Public transportation consists mainly of buses run by the Transit Authority of River City (TARC). The city buses serve all parts of downtown Louisville and Jefferson County, as well as Kentucky suburbs in Oldham County, Bullitt County, and the Indiana suburbs of Jeffersonville, Clarksville and New Albany. In addition to regular city buses, transit throughout the downtown hotel and shopping districts is served by a fleet of zero-emissions buses called ZeroBus. In late 2014, these vehicles replaced the series of motorized trolleys known as the Toonerville II Trolley.
With the discontinuance of the stop in Louisville in 2003 for a more northerly route between New York and Chicago, the Kentucky Cardinal no longer serves the city; it is thus the fifth largest city in the country with no passenger rail service.
The municipal flag of Louisville is the official design used on flags to represent Louisville, Kentucky. The original design paid homage to Louis XVI of France and the thirteen states present when the city was founded. A new design was adopted in 2003 when the city merged with Jefferson County, Kentucky.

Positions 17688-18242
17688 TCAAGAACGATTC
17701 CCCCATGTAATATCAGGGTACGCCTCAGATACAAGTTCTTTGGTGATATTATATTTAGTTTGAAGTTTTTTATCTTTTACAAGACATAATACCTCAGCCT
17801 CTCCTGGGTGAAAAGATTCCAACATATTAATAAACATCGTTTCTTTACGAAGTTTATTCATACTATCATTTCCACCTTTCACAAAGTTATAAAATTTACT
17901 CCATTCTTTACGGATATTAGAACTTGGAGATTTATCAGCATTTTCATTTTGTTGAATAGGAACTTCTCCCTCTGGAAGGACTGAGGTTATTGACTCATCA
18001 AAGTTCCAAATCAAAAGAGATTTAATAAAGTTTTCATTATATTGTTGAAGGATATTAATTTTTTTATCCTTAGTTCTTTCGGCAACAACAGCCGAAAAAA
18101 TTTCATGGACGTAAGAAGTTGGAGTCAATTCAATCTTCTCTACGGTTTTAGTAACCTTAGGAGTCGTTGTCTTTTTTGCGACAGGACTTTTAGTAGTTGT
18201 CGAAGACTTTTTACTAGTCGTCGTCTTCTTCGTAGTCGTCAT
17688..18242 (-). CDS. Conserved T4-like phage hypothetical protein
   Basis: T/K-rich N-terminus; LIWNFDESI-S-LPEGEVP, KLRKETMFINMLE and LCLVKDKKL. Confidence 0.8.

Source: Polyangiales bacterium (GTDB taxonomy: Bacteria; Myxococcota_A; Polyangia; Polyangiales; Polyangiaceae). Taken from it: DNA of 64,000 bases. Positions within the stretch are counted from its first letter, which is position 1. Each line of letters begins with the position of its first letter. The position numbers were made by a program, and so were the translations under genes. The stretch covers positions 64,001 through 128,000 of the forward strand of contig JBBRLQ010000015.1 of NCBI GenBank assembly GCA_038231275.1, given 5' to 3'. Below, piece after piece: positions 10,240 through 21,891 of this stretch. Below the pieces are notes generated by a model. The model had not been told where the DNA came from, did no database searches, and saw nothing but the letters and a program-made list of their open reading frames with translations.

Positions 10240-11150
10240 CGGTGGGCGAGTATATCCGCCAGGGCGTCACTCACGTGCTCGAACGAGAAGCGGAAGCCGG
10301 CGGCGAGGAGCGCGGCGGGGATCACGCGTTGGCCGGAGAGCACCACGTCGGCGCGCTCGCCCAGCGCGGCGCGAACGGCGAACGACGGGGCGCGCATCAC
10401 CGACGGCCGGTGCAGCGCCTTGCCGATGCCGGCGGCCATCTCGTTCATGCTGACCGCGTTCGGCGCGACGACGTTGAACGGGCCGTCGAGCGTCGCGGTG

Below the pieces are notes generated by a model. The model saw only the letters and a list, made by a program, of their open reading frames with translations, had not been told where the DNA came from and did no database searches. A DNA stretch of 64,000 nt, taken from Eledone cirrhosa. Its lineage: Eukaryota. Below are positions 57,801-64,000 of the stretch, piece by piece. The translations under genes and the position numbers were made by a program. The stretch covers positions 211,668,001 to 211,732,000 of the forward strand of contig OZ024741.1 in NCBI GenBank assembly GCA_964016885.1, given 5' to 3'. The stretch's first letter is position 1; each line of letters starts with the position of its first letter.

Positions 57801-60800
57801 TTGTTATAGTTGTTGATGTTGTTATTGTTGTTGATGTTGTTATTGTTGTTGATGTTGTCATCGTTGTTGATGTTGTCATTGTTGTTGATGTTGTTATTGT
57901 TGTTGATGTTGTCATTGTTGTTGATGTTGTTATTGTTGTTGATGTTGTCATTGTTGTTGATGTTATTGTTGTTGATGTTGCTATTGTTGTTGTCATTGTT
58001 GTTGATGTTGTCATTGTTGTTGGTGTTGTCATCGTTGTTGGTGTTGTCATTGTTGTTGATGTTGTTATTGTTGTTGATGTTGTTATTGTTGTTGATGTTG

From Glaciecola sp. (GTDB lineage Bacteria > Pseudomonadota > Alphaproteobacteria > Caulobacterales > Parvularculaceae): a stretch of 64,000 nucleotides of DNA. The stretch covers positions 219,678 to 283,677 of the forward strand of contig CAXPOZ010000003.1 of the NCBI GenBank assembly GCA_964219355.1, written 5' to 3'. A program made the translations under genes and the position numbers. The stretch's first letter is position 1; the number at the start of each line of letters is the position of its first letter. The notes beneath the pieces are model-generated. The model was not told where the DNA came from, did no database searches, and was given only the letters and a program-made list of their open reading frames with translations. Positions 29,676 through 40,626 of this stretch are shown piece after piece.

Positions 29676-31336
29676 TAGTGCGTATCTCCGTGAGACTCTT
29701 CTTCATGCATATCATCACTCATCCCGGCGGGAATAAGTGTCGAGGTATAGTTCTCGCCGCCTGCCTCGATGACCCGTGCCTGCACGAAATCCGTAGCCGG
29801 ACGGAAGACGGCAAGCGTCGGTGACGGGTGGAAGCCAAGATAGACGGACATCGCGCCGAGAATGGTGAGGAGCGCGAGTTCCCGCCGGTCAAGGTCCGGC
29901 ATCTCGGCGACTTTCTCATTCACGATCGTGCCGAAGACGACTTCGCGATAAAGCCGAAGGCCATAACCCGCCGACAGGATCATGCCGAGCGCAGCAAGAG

The municipal flag of Louisville consists of a golden fleur-de-lis with two stars surrounded by the circular Louisville • Jefferson County METRO on a blue background. The year 1778 is also centrally located, signifying the city’s founding. This flag has been used since the merger of the old city of Louisville with Jefferson County in 2003. The artwork was designed by Louisville native and art director, William Glenn Hack.
The flag previously used by the city consists of 13 white stars arranged in a circular pattern in the upper-left corner with three golden fleur-de-lis in the lower-right on a navy blue background. The stars represent the 13 states which existed at Louisville’s founding in 1778, while Kentucky was part of Virginia. The fleur-de-lis honor King Louis XVI of France, after whom Louisville was named because France’s support during the American Revolution.
It was ranked as the ninth best city flag in the United States in a national survey conducted in 2003 and released in 2004. It was replaced by the current design when the city merged with Jefferson County.